Red Bull's Max Verstappen took pole position for this weekend's sprint race event at Emilia Romagna after finishing ahead of Ferrari's Charles Leclerc in a disrupted, rain-hit qualifying session.
Lando Norris will line up in third despite running off in the final seconds, with Kevin Magnussen securing a second row start for Haas ahead of Fernando Alonso and Daniel Ricciardo.
Neither Lewis Hamilton nor George Russell made it through to the final round of qualifying, after Q2 was paused following an accident for Ferrari's Carlos Sainz and rain then started to fall again before the resumption.
There had already been an earlier red flag in Q1 after Alex Albon's Williams suffered a right rear brake failure and left debris on the track, while Esteban Ocon had also been left on the sidelines due to a gearbox issue on the Alpine.
Imola had finally shaken off a full morning of heavy rain, but the track at the Autodromo Enzo e Dino Ferrari was far from bone dry as the teams prepared for the start of Friday afternoon qualifying. With the risk of further rain during the hour put at a significant 40 per cent, who would get their strategy right this afternoon and claim pole position for tomorrow's sprint race?
Q1: Leclerc and Verstappen lead the way as Mercedes struggle to make the cut
Alfa Romeo pair Valtteri Bottas and Guanyu Zhou were first to head out on a set of slick tyres, while most of those around them initially stuck to the safety of the intermediates. Lewis Hamilton quickly confirmed to the Mercedes pit wall that a dry line was already emerging, and sure enough the early honours went to Lance Stroll with a time of 1:23.419s having also elected to start on the slicks. The Aston Martin's time was a second quicker than Bottas had managed on this first run, and already a full six seconds swifter than Charles Leclerc's session-topping time in the fully wet first free practice.
The session was then interrupted by a red flag after a brake fire on the right rear wheel of Alex Albon's Williams quickly destroyed the tyre and scattered rubber and carbon fibre across the track as he attempted to limp back to pit lane. The clean-up was quick and efficient, and there was still 12 minutes on the clock when the session resumed with everyone having now taken the opportunity to switch onto the soft tyres. Alpine's Esteban Ocon was at the head of the queue to get back to work followed by Sebastian Vettel, Zhou and then Nicholas Latifi in the sole remaining Williams.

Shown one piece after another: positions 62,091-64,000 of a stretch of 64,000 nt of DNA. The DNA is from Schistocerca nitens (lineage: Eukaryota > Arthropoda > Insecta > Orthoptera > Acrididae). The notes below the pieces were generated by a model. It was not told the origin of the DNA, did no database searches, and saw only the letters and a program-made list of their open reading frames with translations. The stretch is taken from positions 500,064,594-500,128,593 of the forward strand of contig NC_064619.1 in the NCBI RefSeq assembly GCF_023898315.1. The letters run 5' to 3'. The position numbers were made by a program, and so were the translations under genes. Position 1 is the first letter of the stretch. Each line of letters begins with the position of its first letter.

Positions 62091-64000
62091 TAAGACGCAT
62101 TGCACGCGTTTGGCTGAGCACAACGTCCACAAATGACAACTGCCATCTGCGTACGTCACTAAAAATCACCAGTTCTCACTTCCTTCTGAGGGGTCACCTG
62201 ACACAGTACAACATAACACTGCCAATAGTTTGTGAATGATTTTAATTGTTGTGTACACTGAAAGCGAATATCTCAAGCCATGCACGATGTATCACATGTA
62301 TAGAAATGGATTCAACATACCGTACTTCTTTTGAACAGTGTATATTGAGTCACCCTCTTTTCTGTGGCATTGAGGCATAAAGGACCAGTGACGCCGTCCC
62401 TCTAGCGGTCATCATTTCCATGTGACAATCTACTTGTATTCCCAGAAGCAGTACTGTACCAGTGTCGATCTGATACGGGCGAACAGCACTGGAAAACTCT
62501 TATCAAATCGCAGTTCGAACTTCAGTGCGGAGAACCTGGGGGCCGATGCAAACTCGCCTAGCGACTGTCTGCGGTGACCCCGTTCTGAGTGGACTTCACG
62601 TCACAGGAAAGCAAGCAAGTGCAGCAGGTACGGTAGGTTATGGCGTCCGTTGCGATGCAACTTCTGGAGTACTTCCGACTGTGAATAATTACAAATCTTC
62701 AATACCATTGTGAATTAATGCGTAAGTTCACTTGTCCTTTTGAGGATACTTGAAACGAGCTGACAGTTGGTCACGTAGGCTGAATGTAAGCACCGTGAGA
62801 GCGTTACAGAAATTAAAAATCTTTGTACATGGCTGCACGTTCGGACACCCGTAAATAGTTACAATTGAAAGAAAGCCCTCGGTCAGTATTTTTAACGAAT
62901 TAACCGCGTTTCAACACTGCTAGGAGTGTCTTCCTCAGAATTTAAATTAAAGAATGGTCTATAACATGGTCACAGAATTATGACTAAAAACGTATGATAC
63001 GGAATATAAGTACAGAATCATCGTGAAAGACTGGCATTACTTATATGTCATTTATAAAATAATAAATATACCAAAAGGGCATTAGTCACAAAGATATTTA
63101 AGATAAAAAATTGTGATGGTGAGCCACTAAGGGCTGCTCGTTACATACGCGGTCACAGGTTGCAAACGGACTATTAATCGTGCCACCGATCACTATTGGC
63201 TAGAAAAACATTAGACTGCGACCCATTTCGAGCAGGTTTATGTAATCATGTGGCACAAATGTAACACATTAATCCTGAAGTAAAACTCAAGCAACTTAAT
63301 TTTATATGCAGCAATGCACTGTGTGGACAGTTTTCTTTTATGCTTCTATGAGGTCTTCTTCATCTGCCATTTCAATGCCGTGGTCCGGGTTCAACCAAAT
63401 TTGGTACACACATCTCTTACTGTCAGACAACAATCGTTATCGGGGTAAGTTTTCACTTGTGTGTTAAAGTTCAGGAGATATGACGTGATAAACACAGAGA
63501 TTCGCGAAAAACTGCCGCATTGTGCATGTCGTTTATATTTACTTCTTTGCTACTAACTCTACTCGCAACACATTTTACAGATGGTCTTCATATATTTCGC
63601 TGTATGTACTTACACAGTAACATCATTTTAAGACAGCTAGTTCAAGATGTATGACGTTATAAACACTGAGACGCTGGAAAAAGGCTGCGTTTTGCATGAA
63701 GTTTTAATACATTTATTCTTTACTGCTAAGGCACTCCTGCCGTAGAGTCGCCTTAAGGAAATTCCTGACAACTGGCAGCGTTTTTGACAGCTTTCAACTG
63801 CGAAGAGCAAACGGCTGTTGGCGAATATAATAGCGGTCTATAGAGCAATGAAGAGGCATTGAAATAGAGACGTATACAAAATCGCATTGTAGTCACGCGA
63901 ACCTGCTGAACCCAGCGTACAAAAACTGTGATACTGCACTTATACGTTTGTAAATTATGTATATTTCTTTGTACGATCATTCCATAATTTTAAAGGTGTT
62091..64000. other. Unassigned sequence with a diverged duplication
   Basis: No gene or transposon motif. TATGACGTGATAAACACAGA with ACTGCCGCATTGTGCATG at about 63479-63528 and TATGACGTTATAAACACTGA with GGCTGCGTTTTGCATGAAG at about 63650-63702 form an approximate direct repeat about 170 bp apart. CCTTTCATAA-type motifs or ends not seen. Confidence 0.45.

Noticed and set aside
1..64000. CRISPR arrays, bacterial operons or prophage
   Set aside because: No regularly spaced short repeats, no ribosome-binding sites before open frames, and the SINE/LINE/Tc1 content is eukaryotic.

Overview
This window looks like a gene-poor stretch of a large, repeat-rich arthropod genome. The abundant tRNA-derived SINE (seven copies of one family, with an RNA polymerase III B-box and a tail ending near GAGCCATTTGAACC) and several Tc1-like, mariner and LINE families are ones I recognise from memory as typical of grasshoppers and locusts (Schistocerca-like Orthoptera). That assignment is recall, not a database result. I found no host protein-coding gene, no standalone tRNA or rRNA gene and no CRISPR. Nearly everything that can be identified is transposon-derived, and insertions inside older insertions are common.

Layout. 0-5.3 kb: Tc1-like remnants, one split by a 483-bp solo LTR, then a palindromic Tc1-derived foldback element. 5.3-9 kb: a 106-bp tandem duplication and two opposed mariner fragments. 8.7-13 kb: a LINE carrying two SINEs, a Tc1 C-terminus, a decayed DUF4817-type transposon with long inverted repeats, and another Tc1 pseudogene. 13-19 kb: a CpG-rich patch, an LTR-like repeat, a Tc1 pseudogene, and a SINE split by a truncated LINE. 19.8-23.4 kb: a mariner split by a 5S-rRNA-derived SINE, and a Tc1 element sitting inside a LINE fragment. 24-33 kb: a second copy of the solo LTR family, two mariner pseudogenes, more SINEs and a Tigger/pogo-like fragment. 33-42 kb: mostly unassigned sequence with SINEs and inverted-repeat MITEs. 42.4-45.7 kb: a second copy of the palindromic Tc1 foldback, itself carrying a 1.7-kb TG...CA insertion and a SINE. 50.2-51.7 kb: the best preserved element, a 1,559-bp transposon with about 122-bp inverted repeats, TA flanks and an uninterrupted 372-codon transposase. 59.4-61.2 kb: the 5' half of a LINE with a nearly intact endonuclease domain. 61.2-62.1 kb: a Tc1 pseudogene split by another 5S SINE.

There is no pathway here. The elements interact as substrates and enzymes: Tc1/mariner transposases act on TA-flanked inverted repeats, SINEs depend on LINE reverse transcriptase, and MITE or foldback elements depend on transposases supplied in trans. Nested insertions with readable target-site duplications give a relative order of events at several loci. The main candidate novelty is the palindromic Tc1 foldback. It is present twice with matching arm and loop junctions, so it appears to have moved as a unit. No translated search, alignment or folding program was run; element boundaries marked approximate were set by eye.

The improving track conditions meant that Stroll's time at the top didn't last long, with Vettel ousting his team mate with a time of 1:23.095s which was 0.145 quicker than Ocon's effort. Bottas, Stroll and then Fernando Alonso took turns to go quicker still, with the Alpine's time of 1:21.363s proving quicker than Max Verstappen could manage in the Red Bull.
Lando Norris soon found the extra speed necessary to briefly go top before the Ferraris of Carlos Sainz and Charles Leclerc resumed control, Sainz moving the goalposts to 1:20.319s which was enough to thwart Verstappen on his next push lap by three hundredths of a second. Hamilton also completed a flying lap but was only good enough for seventh, which was then pipped by his team mate George Russell. Both were soon pushed out of the top ten by improvements from McLaren pair Lando Norris and Daniel Ricciardo among others, before Leclerc reclaimed his grip on the top spot with a lap of 1:18.796s, half a second ahead of Verstappen and Sainz with Zhou ending up an impressive fourth ahead of Sergio Perez.
As the clock counted down, there was a mad scramble by the drivers to put in one final push to ensure they made Q2. Both Stroll and Vettel were at risk of falling short but their final laps promoted them into P10 and P11 respectively, and it was Hamilton who was left on the bubble and surviving the cut by just 0.004s after the W13 visibly suffered from major porpoising. Russell also made it through having made a late stop for fresher tyres, but it was a painful display by the reigning constructors champions.
Instead it was the two AlphaTauris of Yuki Tsunoda and Pierre Gasly who found themselves on the wrong side of the line, along with Latifi and Ocon after the latter was left becalmed in the pits with a gearbox issue. Albon was also out, having failed to set a time after the earlier brake fire ruled him out of further running.
Q2: Verstappen quickest as Sainz crashes and Mercedes miss the cut